Study Guide: The Plot (Matthew 2:1-12)

Micah 5:2-4

Study Notes

  • This is the prophecy of the prophet Micah. At the time it was written (between 750 and 687 B.C.) Judah faced a growing threat from the neo-Assyrian Empire. Micah interpreted the impending invasion as a wake-up call from God and a just punishment for the many injustices committed by the nation’s leaders. Yet even in the midst of impending disaster, God promised redemption and restoration for his people through a Messianic figure whom we now know to be Jesus.
    • “But you, Bethlehem Ephrathah though you are small among the clans of Judah out of you will come for me one who will be ruler over Israel, whose origins are from of old, from ancient times.”
      • Bethlehem was located within the district of Ephrathah. It was a very small, insignificant town. It was most known for being the birthplace of King David. According to Micah, Bethlehem would be the birthplace of an even greater king than David.
      • As Christians, we believe God exists as Father, Son, and Holy Spirit. All have existed from eternity past (John 1). Micah prophesied that the Messiah’s origins are “from old”. Jesus existed before time. Yet Jesus is also human. The phrase “whose origins are from old” highlights Jesus’ divinity – his eternal existence without origin – and the ancient royal lineage of David which culminated in the birth of Jesus the Messiah.
    • Therefore Israel will be abandoned until the time when she who is in labor bears a son, and the rest of his brothers return to join the Israelites.
      • Judah would be conquered by the Assyrians and subjugated by a number of foreign nations for the next several hundred years. At the time of Jesus’ birth, the people of Israel were under Roman rule. God’s people were expecting the Messiah to be a warrior-king who would overthrow their enemies, take back the nation, and restore lasting peace. What they got instead was a baby born in a barn.
    • He will stand and shepherd his flock in the strength of the Lord, in the majesty of the name of the Lord his God. And they will live securely, for then his greatness will reach to the ends of the earth.
      • The Prophets often depicted the corrupt, lazy, selfish Israelite kings as irresponsible shepherds who abandoned their sheep to be devoured by lions (in this case, the Assyrians). The Messiah, however, would be a good shepherd in whom God’s people could rest securely. He would not just be a shepherd to Israel – he would be a source of peace “to the ends of the earth” (c.f. Jeremiah 33:1-16).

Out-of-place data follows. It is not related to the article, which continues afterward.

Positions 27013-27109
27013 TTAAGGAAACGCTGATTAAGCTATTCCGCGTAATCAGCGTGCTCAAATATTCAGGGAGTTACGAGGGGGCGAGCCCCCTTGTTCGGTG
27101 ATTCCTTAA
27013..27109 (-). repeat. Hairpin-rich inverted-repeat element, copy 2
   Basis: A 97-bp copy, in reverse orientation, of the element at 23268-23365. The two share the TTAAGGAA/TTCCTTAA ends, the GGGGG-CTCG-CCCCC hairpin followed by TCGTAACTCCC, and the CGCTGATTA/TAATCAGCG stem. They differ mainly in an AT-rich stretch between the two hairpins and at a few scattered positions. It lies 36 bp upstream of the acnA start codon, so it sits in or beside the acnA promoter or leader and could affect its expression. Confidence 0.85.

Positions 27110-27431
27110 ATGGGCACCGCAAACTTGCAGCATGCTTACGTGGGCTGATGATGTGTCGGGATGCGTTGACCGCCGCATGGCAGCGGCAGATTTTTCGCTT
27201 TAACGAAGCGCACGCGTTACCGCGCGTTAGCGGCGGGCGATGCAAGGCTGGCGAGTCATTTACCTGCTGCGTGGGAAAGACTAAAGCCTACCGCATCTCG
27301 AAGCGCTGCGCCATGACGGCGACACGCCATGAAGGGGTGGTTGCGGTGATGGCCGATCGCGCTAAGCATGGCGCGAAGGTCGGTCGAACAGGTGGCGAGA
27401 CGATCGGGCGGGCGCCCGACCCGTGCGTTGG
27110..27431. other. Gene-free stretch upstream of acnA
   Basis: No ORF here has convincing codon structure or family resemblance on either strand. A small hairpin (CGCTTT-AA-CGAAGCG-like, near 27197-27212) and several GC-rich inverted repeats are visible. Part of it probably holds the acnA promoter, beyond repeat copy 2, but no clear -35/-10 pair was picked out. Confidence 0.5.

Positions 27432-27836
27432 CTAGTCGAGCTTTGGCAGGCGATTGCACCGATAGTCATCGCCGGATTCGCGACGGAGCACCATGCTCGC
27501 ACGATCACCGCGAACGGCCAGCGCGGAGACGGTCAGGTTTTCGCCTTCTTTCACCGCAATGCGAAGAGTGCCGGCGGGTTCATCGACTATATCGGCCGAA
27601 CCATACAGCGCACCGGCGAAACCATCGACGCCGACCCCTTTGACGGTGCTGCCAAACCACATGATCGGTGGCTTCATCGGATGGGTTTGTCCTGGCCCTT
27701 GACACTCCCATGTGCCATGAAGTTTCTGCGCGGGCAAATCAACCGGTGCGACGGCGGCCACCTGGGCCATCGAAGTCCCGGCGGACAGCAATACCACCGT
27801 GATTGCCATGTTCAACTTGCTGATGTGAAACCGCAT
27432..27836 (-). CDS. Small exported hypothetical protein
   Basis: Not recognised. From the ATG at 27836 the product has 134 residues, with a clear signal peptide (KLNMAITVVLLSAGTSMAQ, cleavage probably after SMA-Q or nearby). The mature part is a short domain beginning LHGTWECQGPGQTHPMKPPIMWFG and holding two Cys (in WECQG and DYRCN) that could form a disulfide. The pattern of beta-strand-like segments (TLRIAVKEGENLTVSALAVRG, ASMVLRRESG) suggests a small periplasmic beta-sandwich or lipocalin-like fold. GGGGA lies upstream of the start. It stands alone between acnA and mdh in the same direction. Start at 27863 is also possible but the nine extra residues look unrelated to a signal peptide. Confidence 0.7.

Matthew 2:1-12

Study Notes

  • Israel was not its own nation – they were under Roman rule. So, Herod was not exactly a king. He was appointed by the Romans to govern the land of Israel and Judah. His title was “King of the Jews”, but he functioned as more of a puppet king who did the bidding of Caesar. One of his main accomplishments was rebuilding the temple in Jerusalem, probably to gain the allegiance of the Jewish people. But he was notoriously brutal, narcissistic, and violent. He murdered several members of his own family, and, as we’re about to see, he attempted to murder Jesus as a newborn. He died shortly after Christ’s birth. Fun fact: archaeologists discovered his tomb and his body in 2007.
    • “Wise men” were pagan priests probably from Babylon or Persia. They were involved in occult practices like astrology, magic, and dream interpretation. They were obviously familiar with some of the Old Testament prophecies about the Messiah because they were aware that one of the promised signals of the Messiahs arrival would be a star over Israel (Numbers 24:17). There were plenty of Jews in Babylon and Persia at the time, so the wise men would likely have heard the prophecies about the Messiah at some point from them. They believed in the Messiah enough to travel from their homeland to Bethlehem – a journey that would have taken a couple of weeks at least.
    • When Herod heard talk of a new “King of the Jews” he was upset. This probably does not come as a surprise. What’s interesting is that Herod gathered the Jewish priests and scribes together and used the Scriptures about the Messiah to track down the place where Jesus was born. Perhaps this wasn’t as simple as Herod misunderstanding who Jesus was, and being jealous that his people were worshipping another person as King of the Jews. It looks like even Herod believed the Scriptures pointing to Jesus as God’s promised Messiah. Herod knew exactly what he was trying to do.
    • Herod found the wise men and told them to search for the newborn Jesus around Bethlehem. When they found the baby, Herod instructed them to notify him. However, God warned the wise men in a dream to defy Herod’s orders and get out of Bethlehem immediately.

In this story, we see two different reactions to the news of Jesus: Herod’s anger, bitterness, and rejection sharply contrast with the humble faith, submission, and worship of the wise men. In an ironic twist, the Jews, who had been expecting the coming of their Messiah since the days of the prophets, were disturbed by the news of Christ’s birth. Israel’s misguided expectations of who they wanted Jesus to be blinded them to who Jesus really was. The wise men – pagan priests who, for all intents and purposes, had no knowledge of the God of Israel – responded to the news of Jesus’ birth with joy, faith, and worship. In the the nativity story, we see God’s blessing extend beyond Israel to the nations (Genesis 12:3, anyone?). These were residents of a foreign nation whom God invited to be some of the very first witnesses to the fulfillment of his eternal promises. Praise God, that his grace extends even to those who seem farthest from him – you and I included!

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